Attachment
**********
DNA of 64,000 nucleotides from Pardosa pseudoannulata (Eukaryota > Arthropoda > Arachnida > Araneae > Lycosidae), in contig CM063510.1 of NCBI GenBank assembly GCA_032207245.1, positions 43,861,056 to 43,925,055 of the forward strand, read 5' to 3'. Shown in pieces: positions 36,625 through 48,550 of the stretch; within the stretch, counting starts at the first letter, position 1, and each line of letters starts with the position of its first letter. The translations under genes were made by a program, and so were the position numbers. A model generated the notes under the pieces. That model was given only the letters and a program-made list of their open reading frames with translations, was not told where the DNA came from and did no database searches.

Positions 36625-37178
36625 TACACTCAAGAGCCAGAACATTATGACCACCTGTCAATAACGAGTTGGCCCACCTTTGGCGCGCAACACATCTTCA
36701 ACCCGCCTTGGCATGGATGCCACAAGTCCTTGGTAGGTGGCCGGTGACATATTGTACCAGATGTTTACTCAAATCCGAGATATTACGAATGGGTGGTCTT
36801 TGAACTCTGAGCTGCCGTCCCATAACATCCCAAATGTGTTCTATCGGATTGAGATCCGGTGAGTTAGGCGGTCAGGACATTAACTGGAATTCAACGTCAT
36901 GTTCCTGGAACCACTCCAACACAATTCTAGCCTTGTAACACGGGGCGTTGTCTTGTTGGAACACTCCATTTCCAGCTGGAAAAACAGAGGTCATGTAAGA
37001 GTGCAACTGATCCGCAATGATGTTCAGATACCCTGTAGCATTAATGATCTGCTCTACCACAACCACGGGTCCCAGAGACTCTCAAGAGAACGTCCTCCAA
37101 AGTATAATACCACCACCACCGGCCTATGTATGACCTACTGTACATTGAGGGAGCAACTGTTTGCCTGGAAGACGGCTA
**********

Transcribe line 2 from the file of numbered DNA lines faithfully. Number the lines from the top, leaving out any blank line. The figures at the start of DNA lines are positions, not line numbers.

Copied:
Positions 36625-37178